What does work is Angelina Jolie’s performance. She looks great, and she commands you to watch her every time she speaks. She did take the role a little more seriously than was probably needed though. Certain times she plays it so painfully straight, only offering us that one truly Maleficent scene: When she cruses the child, basically the movie does a line-for-line reenactment of the original movie. It’s the scene from the trailer that plays so well, with her glamorous evil grin and sultry tones. It would have been nice to get that more in the movie. But for the most part she is very stone-faced or screaming about something. She’s great at doing it, but it needed a bit more camp. At the end of the day, it’s still based on a cartoon. A little more fun would have been nice.

Other than Maleficent, all the other characters around her fall to the wayside and become hollow shells of what characters should be. The script makes King Stefan and Aurora so two-dimensional they barely make sense as characters. Aurora you kind of understand, but only because she’s with Maleficent so much that her character is being understood though our main characters eyes. In this story, Maleficent basically raises Aurora. As she grows, we watch Maleficent’s evil soften over the years. Leading you to see that Maleficent isn’t all bad, she just had one really bad day once and is trying to make up for it.

still-of-elle-fanning-in-maleficent-(2014)But King Stefan (Sharlto Copley) becomes so stereotypical so fast that you find yourself not caring about his needs and wants. He becomes the villain of the movie so quickly that if you blink you miss it. And the three good fairies that take care of Aurora are so underused one begs the question why bother putting them in the movie at all. Just because they were in the original didn’t mean they had to be here. To say they were two-dimensional is an insult to two-dimensions. These three very expensive CGI characters are a waste of space. Not only are they terrible and bring down every scene they’re in, but they are the worst designed and scary thing in the flick. They’re more Three Stooges than caregivers. Every moment is spent making sure you understand what makes Maleficent tick, so other characters are forgotten about all together.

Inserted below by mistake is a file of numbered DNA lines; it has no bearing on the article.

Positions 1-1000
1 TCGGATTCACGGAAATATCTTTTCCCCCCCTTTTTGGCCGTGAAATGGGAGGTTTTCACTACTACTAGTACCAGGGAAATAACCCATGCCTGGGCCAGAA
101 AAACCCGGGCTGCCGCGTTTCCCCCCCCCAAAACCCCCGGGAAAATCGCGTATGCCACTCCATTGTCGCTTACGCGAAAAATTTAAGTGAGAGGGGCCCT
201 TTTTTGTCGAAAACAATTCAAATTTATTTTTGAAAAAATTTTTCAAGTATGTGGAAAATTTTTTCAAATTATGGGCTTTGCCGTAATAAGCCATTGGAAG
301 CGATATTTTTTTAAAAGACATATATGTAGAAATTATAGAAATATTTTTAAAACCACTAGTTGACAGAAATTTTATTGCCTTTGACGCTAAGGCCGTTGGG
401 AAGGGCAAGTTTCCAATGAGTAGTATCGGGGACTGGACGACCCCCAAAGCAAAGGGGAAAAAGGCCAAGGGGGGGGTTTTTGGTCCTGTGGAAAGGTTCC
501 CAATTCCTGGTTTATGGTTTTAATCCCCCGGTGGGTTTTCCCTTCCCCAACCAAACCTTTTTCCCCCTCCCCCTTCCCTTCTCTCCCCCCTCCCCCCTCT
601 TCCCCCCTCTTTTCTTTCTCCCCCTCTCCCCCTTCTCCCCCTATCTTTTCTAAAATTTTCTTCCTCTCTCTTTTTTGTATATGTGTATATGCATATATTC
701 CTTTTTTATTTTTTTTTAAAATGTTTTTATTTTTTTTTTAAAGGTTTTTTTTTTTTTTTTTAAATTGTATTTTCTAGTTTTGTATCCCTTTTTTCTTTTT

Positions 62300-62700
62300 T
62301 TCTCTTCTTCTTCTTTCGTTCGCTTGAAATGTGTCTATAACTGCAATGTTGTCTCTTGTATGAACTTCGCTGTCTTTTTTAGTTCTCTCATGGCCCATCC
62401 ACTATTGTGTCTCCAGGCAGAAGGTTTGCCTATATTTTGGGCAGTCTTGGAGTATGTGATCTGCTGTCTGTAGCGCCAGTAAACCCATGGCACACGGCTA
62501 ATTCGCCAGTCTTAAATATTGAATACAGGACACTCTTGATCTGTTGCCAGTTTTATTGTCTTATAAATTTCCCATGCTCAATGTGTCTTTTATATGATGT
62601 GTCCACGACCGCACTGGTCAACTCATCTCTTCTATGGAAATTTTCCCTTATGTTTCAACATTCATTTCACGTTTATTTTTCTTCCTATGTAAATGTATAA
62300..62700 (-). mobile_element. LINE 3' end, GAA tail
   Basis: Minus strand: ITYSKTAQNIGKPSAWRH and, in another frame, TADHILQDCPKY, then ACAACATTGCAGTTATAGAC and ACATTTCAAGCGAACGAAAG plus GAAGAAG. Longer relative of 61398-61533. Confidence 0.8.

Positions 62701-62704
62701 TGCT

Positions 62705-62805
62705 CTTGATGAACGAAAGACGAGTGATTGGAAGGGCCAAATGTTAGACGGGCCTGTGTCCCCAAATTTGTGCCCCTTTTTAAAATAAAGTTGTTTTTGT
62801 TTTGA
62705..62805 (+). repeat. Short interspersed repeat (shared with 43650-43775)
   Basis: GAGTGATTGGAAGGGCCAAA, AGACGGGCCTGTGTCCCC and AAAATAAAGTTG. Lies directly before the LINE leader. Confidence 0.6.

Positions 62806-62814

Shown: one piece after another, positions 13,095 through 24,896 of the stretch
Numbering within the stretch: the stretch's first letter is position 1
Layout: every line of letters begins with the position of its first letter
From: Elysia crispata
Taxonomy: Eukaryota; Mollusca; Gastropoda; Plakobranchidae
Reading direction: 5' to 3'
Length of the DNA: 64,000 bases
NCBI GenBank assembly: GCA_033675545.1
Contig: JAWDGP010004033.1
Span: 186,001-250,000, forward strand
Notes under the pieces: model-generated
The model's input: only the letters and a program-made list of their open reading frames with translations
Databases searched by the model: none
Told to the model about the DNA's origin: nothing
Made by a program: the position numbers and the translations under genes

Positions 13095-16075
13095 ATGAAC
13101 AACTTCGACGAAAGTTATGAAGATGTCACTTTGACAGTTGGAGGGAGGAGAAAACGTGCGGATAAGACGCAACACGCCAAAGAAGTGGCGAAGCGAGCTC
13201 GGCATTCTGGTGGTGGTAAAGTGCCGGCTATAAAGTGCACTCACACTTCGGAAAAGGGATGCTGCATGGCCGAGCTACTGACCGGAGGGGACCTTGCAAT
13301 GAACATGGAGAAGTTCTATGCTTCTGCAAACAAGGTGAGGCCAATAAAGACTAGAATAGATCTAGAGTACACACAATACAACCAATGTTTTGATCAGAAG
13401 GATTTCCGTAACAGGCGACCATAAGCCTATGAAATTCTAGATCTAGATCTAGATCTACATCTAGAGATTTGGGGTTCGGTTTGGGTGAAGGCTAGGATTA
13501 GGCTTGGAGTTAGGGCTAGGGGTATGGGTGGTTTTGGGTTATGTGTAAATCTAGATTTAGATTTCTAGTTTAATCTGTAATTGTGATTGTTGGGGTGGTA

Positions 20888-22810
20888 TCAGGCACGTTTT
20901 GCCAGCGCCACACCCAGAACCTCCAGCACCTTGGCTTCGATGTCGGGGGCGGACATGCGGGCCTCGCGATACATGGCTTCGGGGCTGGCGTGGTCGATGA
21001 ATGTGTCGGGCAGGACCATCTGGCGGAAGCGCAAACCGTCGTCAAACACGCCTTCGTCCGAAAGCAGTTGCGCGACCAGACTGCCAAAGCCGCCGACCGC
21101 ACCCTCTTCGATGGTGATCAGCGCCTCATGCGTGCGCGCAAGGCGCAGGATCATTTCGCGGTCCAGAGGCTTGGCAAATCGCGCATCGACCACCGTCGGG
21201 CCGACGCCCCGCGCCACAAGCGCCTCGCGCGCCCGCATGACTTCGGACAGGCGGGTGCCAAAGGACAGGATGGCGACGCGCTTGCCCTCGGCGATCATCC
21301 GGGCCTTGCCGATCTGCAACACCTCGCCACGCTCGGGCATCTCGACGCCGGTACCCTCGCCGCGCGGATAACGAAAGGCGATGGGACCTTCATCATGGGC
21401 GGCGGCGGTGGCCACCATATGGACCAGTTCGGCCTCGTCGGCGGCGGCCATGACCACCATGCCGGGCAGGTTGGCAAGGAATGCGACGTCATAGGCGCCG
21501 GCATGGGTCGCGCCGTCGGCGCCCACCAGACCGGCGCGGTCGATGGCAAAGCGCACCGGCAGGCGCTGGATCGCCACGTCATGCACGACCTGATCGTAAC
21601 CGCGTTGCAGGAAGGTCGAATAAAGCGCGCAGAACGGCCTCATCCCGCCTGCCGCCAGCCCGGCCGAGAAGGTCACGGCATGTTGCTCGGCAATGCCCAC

First time director Robert Stromberg is mostly known for being a special effects artist and designer. Which is apparent in the movie, all the special effects, designs, the general look and feel, are all amazing. But the movie feels like a first draft that need a few more passes. It’s clear this is a first time director being handed big keys to a big kingdom he wasn’t ready for. He has two Oscars for Art Direction. Continue to be the big fish in your little pond, Rob, not everyone needs to direct.

There are still many things to like about this movie: Costumes, special effects, Angelina Jolie, production, creatures, etc. It’s a shame they had a lack luster script that wasn’t thought out and a first time director who didn’t know other wise. If you’re looking for a movie based on the Sleeping Beauty character that you love, you’re going to be disappointed. Instead, what you’re given is a beautiful movie about evil finding it’s way back to good through love and understanding, which isn’t a bad thing at all, it’s just not the movie fans think they’re getting.